Christian ministry and disappointment

16 09 2016

“There’s a lot of disappointment in Christian ministry.” It was a passing comment made during a conversation in the pub. But it stuck in my head. It’s one of the great unspokens, because we are not meant to feel disappointed. Not only can disappointment undervalue the achievements or encouragements, but it feels kind of disloyal to God.

At its best, Christian ministry is the most profound and amazing role, a privilege and blessing and yes, there are those times.

But it’s worst, it can feel like trying to flog a dial-up modems to kids with 4G mobiles.

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Selling a product nobody wants, let alone needs. Blank expressions of pity, or just… blankness. In early-church days, everyone believed in (a) god(s), so telling them about your (better) one made sense. Like going to a football match and telling people about the new team you’ve discovered that are way better than this one. And the pies are enormous. People will be interested. You just have to win their loyalty.

These days in this place it can feel like telling people about the new football team. Except you’ve gone to the pet shop to do it. At night. Dressed as a pelican.

We have this amazing message of hope and transformation, yet nobody gets it. We have the best ideas for social cohesion yet struggle to organise a an hour-long Sunday service. We celebrate when a few people come to church, when the other 19,000 in the parish don’t.

In Christian ministry you have to be able to genuinely celebrate small things, all the time hoping for greater things. You have to be able to manage church-envy, because no matter how good yours is, someone else’s will always look better run/resourced/taught/supernatural or just won’t have the same old crockery.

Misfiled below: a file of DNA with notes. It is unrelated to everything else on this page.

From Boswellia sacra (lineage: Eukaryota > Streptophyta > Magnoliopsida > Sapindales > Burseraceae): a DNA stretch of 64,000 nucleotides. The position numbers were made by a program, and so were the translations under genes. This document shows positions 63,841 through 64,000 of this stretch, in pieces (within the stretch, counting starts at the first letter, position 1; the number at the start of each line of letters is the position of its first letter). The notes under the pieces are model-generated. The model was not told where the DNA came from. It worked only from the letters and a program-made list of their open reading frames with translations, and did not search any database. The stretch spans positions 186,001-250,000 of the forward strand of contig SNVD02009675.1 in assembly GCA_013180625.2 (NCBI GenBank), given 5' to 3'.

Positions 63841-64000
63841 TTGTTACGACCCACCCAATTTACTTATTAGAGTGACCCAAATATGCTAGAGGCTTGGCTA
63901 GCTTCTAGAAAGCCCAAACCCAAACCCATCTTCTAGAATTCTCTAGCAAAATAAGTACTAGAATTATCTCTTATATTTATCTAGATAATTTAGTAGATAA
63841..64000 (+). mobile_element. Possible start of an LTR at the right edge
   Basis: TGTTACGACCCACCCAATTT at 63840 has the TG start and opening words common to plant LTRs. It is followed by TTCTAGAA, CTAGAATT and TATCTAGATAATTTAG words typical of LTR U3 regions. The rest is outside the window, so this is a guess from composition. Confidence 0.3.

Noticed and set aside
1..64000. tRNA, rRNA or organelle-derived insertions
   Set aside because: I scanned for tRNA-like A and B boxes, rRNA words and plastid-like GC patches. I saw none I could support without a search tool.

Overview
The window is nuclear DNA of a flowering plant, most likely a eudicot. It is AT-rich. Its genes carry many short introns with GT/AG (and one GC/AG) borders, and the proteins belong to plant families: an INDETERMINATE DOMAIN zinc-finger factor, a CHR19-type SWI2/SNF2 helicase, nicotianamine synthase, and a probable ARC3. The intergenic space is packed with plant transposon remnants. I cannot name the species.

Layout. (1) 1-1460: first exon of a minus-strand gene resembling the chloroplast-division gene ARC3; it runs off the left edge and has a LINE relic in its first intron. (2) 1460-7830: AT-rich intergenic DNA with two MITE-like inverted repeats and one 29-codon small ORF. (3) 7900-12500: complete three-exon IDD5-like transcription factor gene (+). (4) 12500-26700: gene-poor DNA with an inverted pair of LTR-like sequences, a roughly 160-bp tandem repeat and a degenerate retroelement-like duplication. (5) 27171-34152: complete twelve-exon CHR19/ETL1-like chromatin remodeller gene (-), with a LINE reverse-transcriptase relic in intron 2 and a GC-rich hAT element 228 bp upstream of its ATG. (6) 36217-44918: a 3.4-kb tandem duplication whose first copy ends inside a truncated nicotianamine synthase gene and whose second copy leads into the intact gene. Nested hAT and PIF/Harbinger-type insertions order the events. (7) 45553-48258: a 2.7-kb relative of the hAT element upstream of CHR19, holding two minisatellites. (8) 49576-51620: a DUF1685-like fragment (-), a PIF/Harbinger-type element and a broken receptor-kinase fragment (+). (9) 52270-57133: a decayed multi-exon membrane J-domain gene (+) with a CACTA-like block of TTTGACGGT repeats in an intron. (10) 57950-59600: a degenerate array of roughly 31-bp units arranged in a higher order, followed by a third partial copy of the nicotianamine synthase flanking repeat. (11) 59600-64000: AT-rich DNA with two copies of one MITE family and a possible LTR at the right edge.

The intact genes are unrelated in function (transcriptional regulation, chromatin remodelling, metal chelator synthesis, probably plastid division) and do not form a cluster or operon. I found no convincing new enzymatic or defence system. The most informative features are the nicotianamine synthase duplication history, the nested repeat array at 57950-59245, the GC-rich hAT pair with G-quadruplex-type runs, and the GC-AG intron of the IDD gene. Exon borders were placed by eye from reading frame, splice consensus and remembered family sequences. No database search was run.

Yes, there is a lot of disappointment in Christian ministry. It is an incredibly labour-intensive project, but that’s how God works. In terms of farmers sowing seeds, God still operates in the old ‘fling it out a see’ method, no matter how much we try to adopt intensive-farming methods to streamline, make efficient, guarantee success.

It comes down to this. God is. And he calls us to exactly the same as Jesus called his friends to. And they called theirs to. Conversations, communities, the slow-burn of incarnation, of relationships, of lifestyle. Of being seeds in the dirt, that may or may not burst into life right now, or  next year, or in a decade.

Feeling disappointment isn’t failure. It doesn’t mean you’re in the wrong job. See Elijah. It’s being honest. To feel disappointment is at least to feel something, to know there’s more, to be a person who believes in hope.

It is when we fail to feel anything that we are in the wrong job.





prayer and the absence of god

13 09 2016

How do we pray when we don’t feel like praying anymore? Why should we pray when we feel like we are hurling our words down an empty well, and all we hear are the echoes of our own sadness?

Stop praying? Give up? Pray something different?

God sometimes answers prayer in a straightforward way. We ask for something, he says yes, and we get what we asked for. Happy days.

God sometimes does not answer prayer in a straightforward way. Like we say to God please can I have £20 and he says yellow, and we walk off looking confused.

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Part of the problem is the way we talk about prayer.

Answered?

We talk about prayer being answered. Put this in a different context and see how strange it sounds. When did you last have a chat with your friend? Did they answer? Have you spent time with your family recently? Brilliant, did they answer?

Prayer is much more profound than answers. That type of prayer treats God like a divine Siri and church like a subscription to Amazon Prime – put your order in, wait for it to arrive. Grumble at any delay or delivery charges.

But then life happens, and no matter how much we can deny it, we know God does not operate like this.

But it was never like that.

A truth: God is.

Whether he gives us what we want or not, he is. He is above our mood swings, our doubts – we do not destroy God by not believing in him, or being angry with him.

Another truth: God wants us to talk to him.

Prayer is the word we give to the thing we do with our family and friends – conversation, hanging out, spending time, getting to know. The way that you can get to know how your friends and family will think, that is what we can do with God. he knows us, and we can know him, begin to think as he does.